I have no doubt this autobiographical poem needs a lot of work.  Now it’s like dry bones in a desert, waiting for a gust of the Spirit to come along and breathe life into it.

I’ll leave it up for now, present it to my writer’s group tonight, and decide where to go from there.

I would be interested in hearing from those of you who have read it (or parts of it).  Has this poem helped you know something in the world a little better?  How can I make it better?

(photo of Wendell Berry from Jodi Brownfield in ageless beauty)

How To Be a Poet by Wendell Berry

By Wendell Berry

(to remind myself)

Make a place to sit down.
Sit down. Be quiet.
You must depend upon
affection, reading, knowledge,
skill—more of each
than you have—inspiration,
work, growing older, patience,
for patience joins time
to eternity. Any readers
who like your poems,
doubt their judgment.
Breathe with unconditional breath
the unconditioned air.
Shun electric wire.
Communicate slowly. Live
a three-dimensioned life;
stay away from screens.
Stay away from anything
that obscures the place it is in.
There are no unsacred places;
there are only sacred places
and desecrated places.
Accept what comes from silence.
Make the best you can of it.
Of the little words that come
out of the silence, like prayers
prayed back to the one who prays,
make a poem that does not disturb
the silence from which it came.

Source: Poetry (January 2001).

(posted at The Poetry Foundation)

Wendell Berry

Wendell Berry

from Dwain Preston in Poetry

Wendell Berry (and me) on Consumerism

wendell berry

Don’t own so much clutter that you will be relieved to see your house catch fire.  (from Farming, a handbook  by Wendell Berry)

Wednesday is Senior Day at the “Goodwill” – 20% off all purchases.  My mom goes every week.  She also goes the first Saturday of each month when everything is 50% off.  I went with her once and as I browsed through the book section, I saw a woman rifling through the paperbacks and pulling out articles of clothing.  I asked my step-father what she was doing.

      “Oh, people come in here during the week and hide things so they can get them for half price on Saturdays.”

       Perhaps some of you might find value in bargain shopping, buying used clothing and what not and I would generally agree with you.  It’s much better than buying retail.  But consider this…

        My step-father once cleaned out the bottom of my mother’s closet and found she owned 72 1/2 pairs of shoes.  Now, they were mostly Goodwill shoes so the total cost probably wouldn’t have amounted to even 1 pair of Guccis.   But my point is, how many shoes does one person need?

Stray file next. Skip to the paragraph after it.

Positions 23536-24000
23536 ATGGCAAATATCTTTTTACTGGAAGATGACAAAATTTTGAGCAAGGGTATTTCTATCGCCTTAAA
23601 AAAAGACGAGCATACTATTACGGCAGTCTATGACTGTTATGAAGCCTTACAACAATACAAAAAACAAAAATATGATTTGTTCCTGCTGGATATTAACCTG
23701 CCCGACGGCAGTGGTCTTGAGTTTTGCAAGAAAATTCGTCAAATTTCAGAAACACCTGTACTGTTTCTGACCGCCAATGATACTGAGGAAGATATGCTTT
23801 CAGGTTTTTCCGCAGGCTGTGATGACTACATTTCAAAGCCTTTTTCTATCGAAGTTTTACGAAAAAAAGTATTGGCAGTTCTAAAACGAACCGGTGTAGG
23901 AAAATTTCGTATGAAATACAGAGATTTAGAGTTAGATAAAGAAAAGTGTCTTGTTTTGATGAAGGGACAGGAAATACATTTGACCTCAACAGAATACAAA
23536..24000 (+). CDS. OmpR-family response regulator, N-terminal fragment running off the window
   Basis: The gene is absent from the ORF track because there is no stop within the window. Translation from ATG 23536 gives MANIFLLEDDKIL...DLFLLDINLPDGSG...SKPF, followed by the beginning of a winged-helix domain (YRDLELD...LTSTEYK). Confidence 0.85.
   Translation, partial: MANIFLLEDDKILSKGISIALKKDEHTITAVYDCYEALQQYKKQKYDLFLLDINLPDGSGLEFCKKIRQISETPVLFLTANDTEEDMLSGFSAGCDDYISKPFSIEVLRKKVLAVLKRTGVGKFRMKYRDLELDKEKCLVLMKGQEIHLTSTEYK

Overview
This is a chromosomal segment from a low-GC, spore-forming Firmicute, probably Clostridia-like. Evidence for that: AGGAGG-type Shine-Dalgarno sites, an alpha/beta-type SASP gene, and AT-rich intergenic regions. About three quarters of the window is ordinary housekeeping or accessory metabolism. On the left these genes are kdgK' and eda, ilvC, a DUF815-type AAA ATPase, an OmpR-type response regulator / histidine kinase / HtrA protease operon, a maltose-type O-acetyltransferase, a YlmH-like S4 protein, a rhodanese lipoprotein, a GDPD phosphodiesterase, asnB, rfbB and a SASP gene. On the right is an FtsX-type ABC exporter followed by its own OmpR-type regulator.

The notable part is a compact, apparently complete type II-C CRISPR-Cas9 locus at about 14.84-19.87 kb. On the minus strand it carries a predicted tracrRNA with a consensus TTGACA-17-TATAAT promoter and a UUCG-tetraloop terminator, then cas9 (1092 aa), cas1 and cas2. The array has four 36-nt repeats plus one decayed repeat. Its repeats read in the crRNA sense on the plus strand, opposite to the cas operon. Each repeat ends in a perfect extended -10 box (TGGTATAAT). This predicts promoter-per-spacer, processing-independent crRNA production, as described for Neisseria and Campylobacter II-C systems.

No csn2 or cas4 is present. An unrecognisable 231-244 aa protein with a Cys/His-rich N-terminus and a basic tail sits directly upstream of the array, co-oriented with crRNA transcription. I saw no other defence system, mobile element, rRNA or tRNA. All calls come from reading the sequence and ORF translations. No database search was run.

And, given that I’m the child of a divorce and can’t pick on one parent without also picking on the other, let me mention one of my Dad’s quirks – collectibles. Namely, Nascar driver Tony Stewart’s memorabilia.  My step-mother keeps a precise inventory of how much they have invested in Tony Stewart products.   At the risk of raising their insurance rates I won’t even bother to estimate it.  I’ll just tell you they recently built a huge pole barn mainly to store their die-cast cars and other objects (okay, so their real vehicles can still fit in there – but it’s early yet).

Wendell Berry who is a farmer in Northeast Kentucky as well as a poet and essayist has written a great deal on how poorly we have done as stewards of creation.  In the disposable society we have created for ourselves, we have lost our attachment to the land, to our community, to our God.  In a desperate effort to fill our lives with products , we have sacrificed relationships.

I want to close with another Berry poem,  part of a “Manifesto: The Mad Farmer Liberation Front” –

Love the quick profit, the annual raise, vacation with pay.
Want more of everything ready-made.
Be afraid to know your neighbors and to die.
And you will have a window in your head.

Not even your future will be a mystery any more.
Your mind will be punched in a card
and shut away in a little drawer.

When they want you to buy something
they will call you. When they want you
to die for profit they will let you know.

So, friends, every day do something
that won’t compute. Love the Lord.
Love the world. Work for nothing.
Take all that you have and be poor.
Love someone who does not deserve it.

(image of Wendell Berry from wiselywoven, some rights reserved)